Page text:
On an afternoon on which the temperature cracked 60 for the first time and it felt a whole lot like last Christmas, when it went up to 65, we were reassured that the spring equinox will arrive on schedule a week from Friday.

However, the computer models are suggesting equinox will coincide with a return to winter, or at least the pattern that has dominated the last several weeks.

In its 8- to 14-day outlook posted Wednesday afternoon, the government's Climate Prediction Center once again has the East in deep blue – as in below-normal temperatures expected -- and Alaska in the red.

The climate center's discussion reads more like a refrain: A ridge, or area of higher pressure, is forecast to set up in northwestern Canada, favoring dryness and warmth out West, and a trough over the East, favoring cold.

This has been a leitmotif, and as we've noted, the record cold in the East in February coincided with record warmth in the West.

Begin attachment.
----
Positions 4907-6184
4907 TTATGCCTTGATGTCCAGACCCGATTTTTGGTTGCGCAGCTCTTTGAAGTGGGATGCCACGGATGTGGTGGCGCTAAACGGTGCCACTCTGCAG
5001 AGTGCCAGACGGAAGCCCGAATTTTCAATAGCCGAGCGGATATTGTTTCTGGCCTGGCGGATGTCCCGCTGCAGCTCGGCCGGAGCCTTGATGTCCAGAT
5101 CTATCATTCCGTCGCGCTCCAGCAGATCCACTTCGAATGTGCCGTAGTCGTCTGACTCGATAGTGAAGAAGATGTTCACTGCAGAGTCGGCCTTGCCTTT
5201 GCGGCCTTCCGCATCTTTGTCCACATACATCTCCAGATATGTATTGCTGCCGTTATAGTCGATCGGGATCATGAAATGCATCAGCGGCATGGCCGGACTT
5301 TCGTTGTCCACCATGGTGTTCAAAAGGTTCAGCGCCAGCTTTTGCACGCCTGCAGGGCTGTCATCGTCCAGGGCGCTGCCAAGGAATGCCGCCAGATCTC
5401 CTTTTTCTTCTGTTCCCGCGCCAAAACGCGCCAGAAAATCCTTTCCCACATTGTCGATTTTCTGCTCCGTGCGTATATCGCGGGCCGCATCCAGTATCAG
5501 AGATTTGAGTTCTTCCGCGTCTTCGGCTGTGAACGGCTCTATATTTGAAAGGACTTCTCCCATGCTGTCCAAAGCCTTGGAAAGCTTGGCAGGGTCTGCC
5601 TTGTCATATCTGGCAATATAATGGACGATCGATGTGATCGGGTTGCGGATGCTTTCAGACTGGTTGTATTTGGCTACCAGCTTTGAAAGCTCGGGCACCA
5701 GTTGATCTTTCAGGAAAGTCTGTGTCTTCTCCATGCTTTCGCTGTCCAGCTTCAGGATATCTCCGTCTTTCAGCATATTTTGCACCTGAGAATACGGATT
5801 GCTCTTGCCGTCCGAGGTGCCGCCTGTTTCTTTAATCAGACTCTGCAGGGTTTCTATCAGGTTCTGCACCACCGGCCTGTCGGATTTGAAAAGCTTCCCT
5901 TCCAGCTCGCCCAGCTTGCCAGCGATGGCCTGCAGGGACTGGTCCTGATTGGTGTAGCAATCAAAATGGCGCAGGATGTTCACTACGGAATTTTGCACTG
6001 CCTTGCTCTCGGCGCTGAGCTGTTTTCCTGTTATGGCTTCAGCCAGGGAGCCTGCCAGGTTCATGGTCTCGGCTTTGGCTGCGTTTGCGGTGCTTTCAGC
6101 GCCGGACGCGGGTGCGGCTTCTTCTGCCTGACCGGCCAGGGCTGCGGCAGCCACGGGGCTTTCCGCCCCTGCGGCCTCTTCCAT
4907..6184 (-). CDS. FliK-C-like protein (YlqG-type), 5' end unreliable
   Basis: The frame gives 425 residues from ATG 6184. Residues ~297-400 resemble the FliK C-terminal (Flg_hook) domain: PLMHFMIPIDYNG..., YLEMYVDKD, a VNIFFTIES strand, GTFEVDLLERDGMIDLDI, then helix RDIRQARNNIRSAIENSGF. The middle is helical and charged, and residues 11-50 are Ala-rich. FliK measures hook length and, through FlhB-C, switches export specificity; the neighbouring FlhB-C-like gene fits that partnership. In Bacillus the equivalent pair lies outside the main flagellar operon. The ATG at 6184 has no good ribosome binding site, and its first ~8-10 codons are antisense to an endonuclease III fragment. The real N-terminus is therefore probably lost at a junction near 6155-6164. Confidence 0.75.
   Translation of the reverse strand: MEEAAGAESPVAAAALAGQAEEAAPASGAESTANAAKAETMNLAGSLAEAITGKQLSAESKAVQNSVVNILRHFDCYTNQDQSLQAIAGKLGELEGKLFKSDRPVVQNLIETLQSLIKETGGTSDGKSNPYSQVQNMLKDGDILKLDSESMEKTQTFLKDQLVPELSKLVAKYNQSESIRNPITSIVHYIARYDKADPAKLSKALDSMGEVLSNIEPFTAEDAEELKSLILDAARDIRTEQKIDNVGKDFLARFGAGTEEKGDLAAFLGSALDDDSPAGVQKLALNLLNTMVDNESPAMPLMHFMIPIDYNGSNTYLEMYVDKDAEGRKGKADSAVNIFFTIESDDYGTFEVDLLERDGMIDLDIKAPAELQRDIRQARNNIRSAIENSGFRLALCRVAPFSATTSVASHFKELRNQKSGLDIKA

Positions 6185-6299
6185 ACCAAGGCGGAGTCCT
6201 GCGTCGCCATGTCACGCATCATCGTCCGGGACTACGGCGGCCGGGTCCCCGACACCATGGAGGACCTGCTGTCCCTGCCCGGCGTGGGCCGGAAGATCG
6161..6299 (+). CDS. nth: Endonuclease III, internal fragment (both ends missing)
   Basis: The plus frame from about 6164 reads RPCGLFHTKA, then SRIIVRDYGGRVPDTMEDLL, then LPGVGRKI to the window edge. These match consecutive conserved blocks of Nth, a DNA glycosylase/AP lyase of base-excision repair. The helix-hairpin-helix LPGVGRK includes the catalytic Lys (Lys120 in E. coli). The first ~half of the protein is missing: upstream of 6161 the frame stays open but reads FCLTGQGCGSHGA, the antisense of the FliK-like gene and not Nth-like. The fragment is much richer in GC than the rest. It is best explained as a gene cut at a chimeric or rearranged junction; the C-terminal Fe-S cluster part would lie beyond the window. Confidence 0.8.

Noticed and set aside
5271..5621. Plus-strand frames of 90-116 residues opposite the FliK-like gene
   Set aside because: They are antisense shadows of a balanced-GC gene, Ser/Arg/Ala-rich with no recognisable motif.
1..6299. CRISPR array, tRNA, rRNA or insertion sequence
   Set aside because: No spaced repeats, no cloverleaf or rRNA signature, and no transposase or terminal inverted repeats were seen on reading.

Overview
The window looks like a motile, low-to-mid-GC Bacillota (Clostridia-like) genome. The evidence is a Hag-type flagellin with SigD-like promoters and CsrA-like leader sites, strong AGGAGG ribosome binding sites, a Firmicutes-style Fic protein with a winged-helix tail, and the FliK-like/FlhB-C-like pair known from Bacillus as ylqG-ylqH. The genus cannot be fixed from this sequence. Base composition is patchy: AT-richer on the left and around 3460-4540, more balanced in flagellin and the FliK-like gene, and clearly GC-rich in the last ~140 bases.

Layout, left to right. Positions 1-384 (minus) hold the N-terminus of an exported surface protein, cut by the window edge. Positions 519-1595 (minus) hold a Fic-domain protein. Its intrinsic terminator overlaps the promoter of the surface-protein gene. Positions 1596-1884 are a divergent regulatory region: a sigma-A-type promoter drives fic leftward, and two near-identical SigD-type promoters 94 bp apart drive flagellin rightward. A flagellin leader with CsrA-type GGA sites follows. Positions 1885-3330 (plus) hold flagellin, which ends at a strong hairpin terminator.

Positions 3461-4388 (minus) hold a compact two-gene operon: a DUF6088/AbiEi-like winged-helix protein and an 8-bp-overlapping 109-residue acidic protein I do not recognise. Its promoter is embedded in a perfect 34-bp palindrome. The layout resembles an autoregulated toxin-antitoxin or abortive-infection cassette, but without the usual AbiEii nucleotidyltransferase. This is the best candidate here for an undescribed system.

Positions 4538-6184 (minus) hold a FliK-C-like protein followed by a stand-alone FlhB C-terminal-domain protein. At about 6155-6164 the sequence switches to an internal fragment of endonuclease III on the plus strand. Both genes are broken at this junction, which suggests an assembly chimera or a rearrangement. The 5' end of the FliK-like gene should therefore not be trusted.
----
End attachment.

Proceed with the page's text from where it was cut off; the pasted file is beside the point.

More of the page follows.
Typically, those temperature opposites would seesaw, but for much of 2015, one end of that seesaw has been a whole lot heavier than the other.

One very noticeable effect of the imbalance can be found in Alaska, where a lack of snow along the traditional Iditarod route has displaced the course well to the north.

The February temperature in Anchorage came within a degree of Philadelphia's.  Officially, Philadelphia has had more snow this season, 23.3 inches, than Anchorage, 20.7 – 43.1 inches below normal.